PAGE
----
Siege of Derry
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|Siege of Derry|
|Part of the Williamite War in Ireland|
Cannons on the Walls of Derry
|Commanders and leaders|
James II & VII|
France Conrad de Rosen
|Casualties and losses|
|unknown||4,000-8,000 killed (mostly by disease)|
The Siege of Derry, (Irish: Léigear Dhoire), was the first major event in the Williamite War in Ireland. The siege was preceded by a first attempt against the town by the Jacobite forces that was foiled by the shutting of the gates by the thirteen apprentice boys on 7 December 1688. The second attempt started with the appearance before the walls of James II himself on 21 April 1689 and ended after ships of an English relief fleet reached the town. The siege is commemorated yearly by the Apprentice Boys of Derry.
The "Glorious Revolution" of 1688-1689 was a relatively bloodless revolution in which James II (King of England, Ireland and Scotland), a Roman Catholic convert, was ousted from power by Parliament. In December 1688, James fled to France. He was received by his first cousin, King Louis XIV of France, who promised to help him regain power. The Parliament then offered the English throne to his Protestant daughter Mary and her husband William of Orange, who were crowned in London on 11 April 1689. In Scotland, the privy council asked William to assume responsibility for the government in January 1689, and he and Mary were formally offered the Scottish throne in March.
The situation was different in Ireland where most of the population were Catholics. In 1687 James had made an Irish Catholic, Richard Talbot, viceroy (i.e. Lord Deputy) in Ireland, had re-admitted Catholics into the Irish Parliament and public office, and had replaced Protestant officers with Roman Catholic officers in the army. Irish Catholics whose lands were confiscated after the Cromwellian conquest of Ireland (1649-1653) were hoping that James would regrant them their lands. James thus looked to Ireland to muster support in regaining his kingdoms, just as his father, Charles I, had done in the Civil War of the 1640s.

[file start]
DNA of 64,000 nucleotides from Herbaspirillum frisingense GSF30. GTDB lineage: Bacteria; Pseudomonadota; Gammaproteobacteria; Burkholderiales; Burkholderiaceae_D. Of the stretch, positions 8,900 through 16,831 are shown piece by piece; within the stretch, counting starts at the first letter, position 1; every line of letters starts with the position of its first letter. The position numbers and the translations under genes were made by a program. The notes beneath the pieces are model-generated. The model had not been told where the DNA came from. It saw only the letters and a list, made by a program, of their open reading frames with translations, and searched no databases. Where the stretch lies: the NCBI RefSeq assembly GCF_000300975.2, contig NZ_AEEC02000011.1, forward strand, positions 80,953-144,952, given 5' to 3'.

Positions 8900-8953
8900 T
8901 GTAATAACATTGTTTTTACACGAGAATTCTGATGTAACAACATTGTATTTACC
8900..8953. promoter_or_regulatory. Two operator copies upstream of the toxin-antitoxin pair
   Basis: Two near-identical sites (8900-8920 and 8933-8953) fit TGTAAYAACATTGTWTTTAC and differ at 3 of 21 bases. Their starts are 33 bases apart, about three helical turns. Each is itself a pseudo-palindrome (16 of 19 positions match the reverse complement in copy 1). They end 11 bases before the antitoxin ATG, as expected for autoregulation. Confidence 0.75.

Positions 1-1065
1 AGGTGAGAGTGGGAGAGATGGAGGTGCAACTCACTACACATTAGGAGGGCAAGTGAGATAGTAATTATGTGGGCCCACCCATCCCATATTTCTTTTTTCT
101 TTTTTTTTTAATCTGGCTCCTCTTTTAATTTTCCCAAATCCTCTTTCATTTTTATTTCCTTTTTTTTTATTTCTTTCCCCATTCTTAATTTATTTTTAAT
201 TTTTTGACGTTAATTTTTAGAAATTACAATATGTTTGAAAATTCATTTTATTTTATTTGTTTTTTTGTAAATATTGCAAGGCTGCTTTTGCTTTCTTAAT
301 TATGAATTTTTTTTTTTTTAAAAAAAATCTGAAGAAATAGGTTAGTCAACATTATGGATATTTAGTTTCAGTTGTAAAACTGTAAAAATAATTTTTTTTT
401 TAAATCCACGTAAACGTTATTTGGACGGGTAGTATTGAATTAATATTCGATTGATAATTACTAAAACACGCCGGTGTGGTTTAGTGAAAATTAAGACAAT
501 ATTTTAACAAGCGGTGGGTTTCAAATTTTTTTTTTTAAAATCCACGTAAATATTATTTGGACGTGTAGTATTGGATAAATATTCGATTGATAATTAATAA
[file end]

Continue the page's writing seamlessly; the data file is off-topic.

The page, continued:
Talbot was eager to ensure that all strongholds in the country were held by garrisons loyal to James. He focused on the northern province of Ulster, which had been the most heavily planted by Protestant colonists.
The Apprentice Boys
By November 1688, Enniskillen and Derry, both in Ulster, were the only two remaining protestant garrisons and these became the focal points of the first stage of the Williamite war in Ireland. Talbot ordered Alexander MacDonnell, 3rd Earl of Antrim, a Jacobite to replace these two garrisons with forces loyal to King James. The Earl agreed, but wasted several weeks searching for men who were at least six feet tall. He then led a force of about 1,200 Scottish Highland "Redshanks" to Derry. On 7 December 1688, with the Jacobite army approaching, thirteen apprentice boys seized the city keys and locked the gates. Antrim felt that he was not strong enough to take the town by force and left with his troops. Afterwards Viscount Mountjoy was sent with mainly protestant troops and was let into the town. He left a garrison and appointed Lieutenant Colonel Robert Lundy as governor of Derry.